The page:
Fatal drug overdoses have shot up nationwide, according to a recent Health Alert Network Advisory released by the Centers for Disease Control and Prevention (CDC).
“The disruption to daily life due to the COVID-19 pandemic has hit those with substance use disorder hard,” CDC director Robert Redfield, MD, said in a statement. “As we continue the fight to end this pandemic, it’s important to not lose sight of different groups being affected in other ways. We need to take care of people suffering from unintended consequences.”
Based on data from the CDC’s National Center for Health Statistics, some 81,230 people died of drug overdoses in the United States in the year ending May 2020. This is the highest number recorded for any 12-month period. A sharp increase in the number of deaths was seen between March and May 2020, the same period during which COVID-19 control measures were being imposed.
Fatal overdoses dropped by 4% from 2017 to 2018 but then increased by 18% from June 2019 to May 2020. The recent numbers indicate that the opioid epidemic has worsened. In the 12-month period ending May 2020, deaths from drug overdoses rose by more than 20% in 25 states and the District of Columbia, by 10% to 19% in 11 states and New York City and by up to 9% in 10 states.
This significant increase is attributed to deaths arising from the use of synthetic opioids, such as illegally produced fentanyl. Such deaths appear to have increased by 38% in the 12-month period ending June 2020, compared with the year ending May 2020. For 38 jurisdictions with synthetic opioid data available, 37 saw increases in related fatal overdoses. Of these, 18 reported increases higher than 50%, 11 reported jumps in the 25% to 49% range, seven had increases between 10% and 24% and just one had an increase less than 10%.
In the past, most deaths arising from fentanyl use have occurred in states east of the Mississippi River. But for the years ending June 2019 and May 2020, the highest jumps in deaths from synthetic opioids were concentrated in the Western states, with 10 such states reporting a 98% increase. Jumps were also reported in 12 Southern states and the District of Columbia (35%), six Midwestern states (32%) and eight Northeastern states and New York City (21%).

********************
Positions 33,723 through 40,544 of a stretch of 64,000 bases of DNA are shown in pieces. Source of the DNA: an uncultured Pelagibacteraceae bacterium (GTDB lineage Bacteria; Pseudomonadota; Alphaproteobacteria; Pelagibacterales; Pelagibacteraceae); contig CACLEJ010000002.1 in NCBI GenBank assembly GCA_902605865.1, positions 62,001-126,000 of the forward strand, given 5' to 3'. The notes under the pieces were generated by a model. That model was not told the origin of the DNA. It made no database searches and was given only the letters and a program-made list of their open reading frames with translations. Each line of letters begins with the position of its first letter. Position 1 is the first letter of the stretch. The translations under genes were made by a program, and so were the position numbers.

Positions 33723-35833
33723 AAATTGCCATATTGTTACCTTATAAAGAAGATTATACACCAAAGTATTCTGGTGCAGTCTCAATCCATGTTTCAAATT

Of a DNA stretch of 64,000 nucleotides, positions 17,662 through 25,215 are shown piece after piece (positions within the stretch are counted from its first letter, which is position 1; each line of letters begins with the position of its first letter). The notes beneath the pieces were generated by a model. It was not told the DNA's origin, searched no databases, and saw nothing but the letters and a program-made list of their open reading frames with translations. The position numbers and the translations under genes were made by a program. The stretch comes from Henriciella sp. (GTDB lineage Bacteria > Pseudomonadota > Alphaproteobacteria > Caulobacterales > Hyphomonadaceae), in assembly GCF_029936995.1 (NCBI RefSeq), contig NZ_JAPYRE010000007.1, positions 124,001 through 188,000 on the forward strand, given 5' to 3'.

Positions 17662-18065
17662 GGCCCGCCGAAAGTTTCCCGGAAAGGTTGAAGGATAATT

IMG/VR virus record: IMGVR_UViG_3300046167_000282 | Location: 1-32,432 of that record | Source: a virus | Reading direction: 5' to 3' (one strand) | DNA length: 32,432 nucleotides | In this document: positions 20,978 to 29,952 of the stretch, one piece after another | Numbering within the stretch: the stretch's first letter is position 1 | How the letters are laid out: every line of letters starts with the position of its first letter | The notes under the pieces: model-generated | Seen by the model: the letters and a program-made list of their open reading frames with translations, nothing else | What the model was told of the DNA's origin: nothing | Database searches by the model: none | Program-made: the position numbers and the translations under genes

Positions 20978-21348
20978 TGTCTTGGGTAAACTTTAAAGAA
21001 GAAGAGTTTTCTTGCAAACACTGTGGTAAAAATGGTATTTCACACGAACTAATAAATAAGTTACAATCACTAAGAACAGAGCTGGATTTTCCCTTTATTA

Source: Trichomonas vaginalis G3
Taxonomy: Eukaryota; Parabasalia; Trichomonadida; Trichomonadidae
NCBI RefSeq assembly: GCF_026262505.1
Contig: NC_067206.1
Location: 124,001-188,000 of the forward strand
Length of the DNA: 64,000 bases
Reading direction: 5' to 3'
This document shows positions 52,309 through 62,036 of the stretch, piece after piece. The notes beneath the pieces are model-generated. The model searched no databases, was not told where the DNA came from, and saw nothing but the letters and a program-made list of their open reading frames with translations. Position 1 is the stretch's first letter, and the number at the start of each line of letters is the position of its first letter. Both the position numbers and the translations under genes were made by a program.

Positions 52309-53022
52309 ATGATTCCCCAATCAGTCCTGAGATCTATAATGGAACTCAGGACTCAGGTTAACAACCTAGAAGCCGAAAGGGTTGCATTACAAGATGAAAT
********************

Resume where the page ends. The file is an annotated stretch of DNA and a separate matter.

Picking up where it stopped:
During the same period, deaths from cocaine also shot up by 27%, while those from psychostimulants, such as methamphetamine, rose by 35%. Deaths from methamphetamine use have been rising faster, irrespective of synthetic opioid co-use and faster than deaths from cocaine overdose. This increase is in keeping with the rise of methamphetamine present in the illegal drug supply chain and methamphetamine-driven hospital admissions.
“The increase in overdose deaths is concerning,” Deb Houry, MD, MPH, of the CDC’s National Center for Injury Prevention and Control, said in the statement. “CDC’s Injury Center continues to help and support communities responding to the evolving overdose crisis. Our priority is to do everything we can to equip people on the ground to save lives in their communities.”
According to the CDC, the use of naloxone (Narcan) and education about overdoses need to be broadened, as does awareness and access to treatment for substance use disorders. Further, individuals at high risk need early intervention, and overdose outbreaks require better surveillance and tracking.
Click here to read the CDC’s Health Alert Network Advisory.